WASHINGTON -- U.S. officials say international sanctions against Iran have cost its government billions and slowed its suspected efforts to build nuclear weapons.
Stuart Levey, the U.S. Treasury Department's undersecretary for terrorism and financial intelligence, told the House of Representatives Committee on Foreign Affairs on December 1 that Washington and the international community have "made significant progress" on implementing a strategy toward Iran aimed at putting pressure on Tehran to fulfill its obligations under international nonproliferation treaties.
Levey told the Congressional committee that the impact of June's UN Security Council Resolution 1929 -- in addition to bilateral sanctions from the United States and EU that cut Iran off from financial services and energy sector investment, and froze the assets of "a wide range of illicit Iranian actors" -- have sharply impacted Iran's economy.
"What we are seeing thus far is very dramatic. Even banks that had previously been willing to do business with designated Iranian banks are now reversing course and cutting ties with Iran altogether," Levey said.
A few years ago, Iran was making deals with the world's largest and most prestigious banks, Levey said, and today was "relegated to the margins of the international financial system...finding it increasingly difficult to access the large-scale, sophisticated financial services necessary to run a modern economy efficiently."
Some 17 Iranian banks are now blacklisted by most major financial centers and a new U.S. law effectively forces international financial institutions to choose between dealings with the United States or Iran.
The U.S. Treasury has heavily targeted the Islamic Republic of Iran Shipping Lines (IRISL) with sanctions for transporting weapons-related materials.
Levey said France's Credit Agricole Corporate & Investment Bank seized three IRISL ships a few months ago in Singapore because Iran could not buy insurance for the vessels, which violated terms of a $235 million loan agreement.
Further, Levey said the economic difficulties were causing disarray among Iran's leadership, which he said "appears to have underestimated the severity and effects of the global financial measures, giving rise to internal Iranian criticism and finger-pointing."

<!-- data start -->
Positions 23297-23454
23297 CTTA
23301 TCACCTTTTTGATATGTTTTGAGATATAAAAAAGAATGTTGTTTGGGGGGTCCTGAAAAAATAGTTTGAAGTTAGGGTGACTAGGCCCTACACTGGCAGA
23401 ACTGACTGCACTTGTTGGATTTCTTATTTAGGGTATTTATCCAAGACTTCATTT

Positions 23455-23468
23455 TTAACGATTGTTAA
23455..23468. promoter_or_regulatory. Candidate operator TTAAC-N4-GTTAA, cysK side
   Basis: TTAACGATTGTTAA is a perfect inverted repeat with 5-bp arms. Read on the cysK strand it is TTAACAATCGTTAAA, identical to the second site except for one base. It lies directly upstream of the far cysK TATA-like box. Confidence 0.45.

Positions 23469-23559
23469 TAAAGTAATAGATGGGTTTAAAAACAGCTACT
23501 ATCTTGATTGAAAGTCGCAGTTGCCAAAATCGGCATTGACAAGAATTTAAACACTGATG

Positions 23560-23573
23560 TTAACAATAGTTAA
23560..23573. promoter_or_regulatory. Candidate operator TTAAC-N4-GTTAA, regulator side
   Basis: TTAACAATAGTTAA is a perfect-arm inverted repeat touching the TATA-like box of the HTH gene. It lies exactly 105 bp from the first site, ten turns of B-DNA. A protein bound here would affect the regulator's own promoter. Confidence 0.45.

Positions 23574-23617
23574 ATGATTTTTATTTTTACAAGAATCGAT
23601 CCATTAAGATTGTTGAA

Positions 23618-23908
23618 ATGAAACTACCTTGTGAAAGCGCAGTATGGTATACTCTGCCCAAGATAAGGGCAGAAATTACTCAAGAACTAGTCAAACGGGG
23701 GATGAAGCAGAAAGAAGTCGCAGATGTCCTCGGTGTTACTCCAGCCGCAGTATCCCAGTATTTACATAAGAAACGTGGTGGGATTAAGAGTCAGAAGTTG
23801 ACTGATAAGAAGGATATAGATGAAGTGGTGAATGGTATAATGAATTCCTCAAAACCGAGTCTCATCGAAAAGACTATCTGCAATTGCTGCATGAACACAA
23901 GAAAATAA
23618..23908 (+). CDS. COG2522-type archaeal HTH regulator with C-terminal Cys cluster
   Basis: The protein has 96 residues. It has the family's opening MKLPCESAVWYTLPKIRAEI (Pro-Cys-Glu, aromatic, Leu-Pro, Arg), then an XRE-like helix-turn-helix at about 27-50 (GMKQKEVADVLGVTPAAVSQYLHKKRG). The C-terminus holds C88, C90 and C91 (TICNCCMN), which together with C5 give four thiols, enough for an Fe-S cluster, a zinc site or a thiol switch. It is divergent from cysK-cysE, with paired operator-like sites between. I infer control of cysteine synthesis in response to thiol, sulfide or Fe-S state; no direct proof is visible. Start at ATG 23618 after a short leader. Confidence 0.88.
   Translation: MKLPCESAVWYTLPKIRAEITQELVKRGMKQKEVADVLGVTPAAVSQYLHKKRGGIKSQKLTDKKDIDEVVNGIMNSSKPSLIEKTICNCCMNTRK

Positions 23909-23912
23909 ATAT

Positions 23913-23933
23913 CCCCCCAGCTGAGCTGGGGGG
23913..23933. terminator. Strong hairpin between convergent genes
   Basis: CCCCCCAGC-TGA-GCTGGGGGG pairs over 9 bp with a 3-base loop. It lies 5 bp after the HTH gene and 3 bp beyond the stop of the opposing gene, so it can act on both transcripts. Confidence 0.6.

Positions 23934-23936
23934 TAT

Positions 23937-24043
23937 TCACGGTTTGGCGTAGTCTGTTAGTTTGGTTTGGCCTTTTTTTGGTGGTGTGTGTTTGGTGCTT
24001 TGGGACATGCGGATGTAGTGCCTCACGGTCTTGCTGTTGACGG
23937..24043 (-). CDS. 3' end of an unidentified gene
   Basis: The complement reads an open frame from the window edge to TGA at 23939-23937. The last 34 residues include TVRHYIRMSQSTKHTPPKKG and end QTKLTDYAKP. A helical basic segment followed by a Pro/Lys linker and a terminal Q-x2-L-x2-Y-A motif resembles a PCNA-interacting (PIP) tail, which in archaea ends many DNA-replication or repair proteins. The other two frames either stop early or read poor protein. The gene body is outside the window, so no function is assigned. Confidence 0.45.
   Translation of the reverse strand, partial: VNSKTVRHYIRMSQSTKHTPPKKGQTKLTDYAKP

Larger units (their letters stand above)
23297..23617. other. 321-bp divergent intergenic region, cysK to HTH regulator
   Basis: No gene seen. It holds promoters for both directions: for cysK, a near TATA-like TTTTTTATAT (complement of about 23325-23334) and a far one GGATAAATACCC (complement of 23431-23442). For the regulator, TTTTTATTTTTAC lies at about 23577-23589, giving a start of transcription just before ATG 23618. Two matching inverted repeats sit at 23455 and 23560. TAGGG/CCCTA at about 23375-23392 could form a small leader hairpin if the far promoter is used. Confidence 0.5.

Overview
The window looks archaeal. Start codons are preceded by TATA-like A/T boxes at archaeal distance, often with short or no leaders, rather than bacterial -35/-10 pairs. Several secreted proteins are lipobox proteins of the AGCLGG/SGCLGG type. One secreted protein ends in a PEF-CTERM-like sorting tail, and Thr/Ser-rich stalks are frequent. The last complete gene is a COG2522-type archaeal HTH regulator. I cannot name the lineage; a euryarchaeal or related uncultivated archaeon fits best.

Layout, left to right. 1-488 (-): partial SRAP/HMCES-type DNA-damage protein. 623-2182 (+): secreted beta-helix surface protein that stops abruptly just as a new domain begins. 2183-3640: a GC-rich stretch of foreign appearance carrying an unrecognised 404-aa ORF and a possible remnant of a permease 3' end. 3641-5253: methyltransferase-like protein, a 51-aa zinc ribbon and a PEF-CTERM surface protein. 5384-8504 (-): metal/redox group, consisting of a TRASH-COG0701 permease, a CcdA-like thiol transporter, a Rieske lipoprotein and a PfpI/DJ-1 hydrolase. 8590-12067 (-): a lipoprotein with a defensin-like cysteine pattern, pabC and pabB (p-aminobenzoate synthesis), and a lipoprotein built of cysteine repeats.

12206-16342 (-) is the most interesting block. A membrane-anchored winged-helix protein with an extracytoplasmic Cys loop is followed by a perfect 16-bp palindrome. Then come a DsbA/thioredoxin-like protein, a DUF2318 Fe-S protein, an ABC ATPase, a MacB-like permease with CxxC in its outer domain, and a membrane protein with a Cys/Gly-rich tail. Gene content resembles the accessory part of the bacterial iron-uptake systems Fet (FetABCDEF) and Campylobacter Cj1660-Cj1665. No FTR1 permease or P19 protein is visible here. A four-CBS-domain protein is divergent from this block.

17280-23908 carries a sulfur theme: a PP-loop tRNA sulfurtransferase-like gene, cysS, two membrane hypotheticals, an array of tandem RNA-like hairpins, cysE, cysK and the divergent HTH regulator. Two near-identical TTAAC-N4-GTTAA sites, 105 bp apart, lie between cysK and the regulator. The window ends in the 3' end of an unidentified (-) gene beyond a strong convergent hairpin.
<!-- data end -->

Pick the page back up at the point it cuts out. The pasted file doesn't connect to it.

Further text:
"The cumulative effect of sanctions has been to increasingly isolate Iran from the international financial system. Iran is effectively unable to access financial services from reputable banks and it is finding it increasingly difficult to conduct major transactions in dollars or euros," he said.
Those difficulties were part of the reason Iran's currency, the rial, plunged sharply in September, setting off a prolonged effort by Iran's Central Bank to stabilize it.
Sharpening The Choices
Testifying with Levey at the hearing was U.S. Undersecretary of State William Burns, who told the panel that Iran could lose $50 billion to $60 billion in potential energy investments, along with critical technology and know-how from major international companies.
"The net result of all of the measures we have applied in recent months is substantial, far more substantial than any previous set of steps," he said.
In written testimony submitted for the official record, Burns also noted that "sanctions have hindered Iran's development of a nuclear weapons capability and the means to deliver them."
To the panel, he said he couldn't "predict how these collective and individual measures will affect the choices Iran's leadership makes" but vowed that the United States "will continue to sharpen those choices."
"We will show what's possible if Iran meets its international obligations and adheres to the same responsibilities that apply to other nations. We will intensify the cost of continued noncompliance and show Iran the pursuit of a nuclear weapons program will make it less secure, not more secure," he said.
President Barack Obama's top adviser on Iran, Dennis Ross, said today that U.S. attempts to pressure Iran into negotiations were "never meant to humiliate Iran or put Iran in a corner."
In remarks at a policy discussion at the U.S. Institute For Peace in Washington, Ross said the sanctions that followed failed attempts to get Iran back to the negotiating table seem to have caught Tehran off-guard. "I think it's fair to say that the severity and the scope of these sanctions surprised Iran," he said.
The so-called P5+1 negotiating group -- Russia, Great Britain, France, China, Germany, and the United States -- will meet next week in Geneva for nuclear talks with Iranian officials for the first time in more than a year.
Burns said the group was approaching the meeting with a "genuine readiness to engage constructively."
He added, "The door is open to serious negotiation if Iran is prepared to walk through it."
with agency reports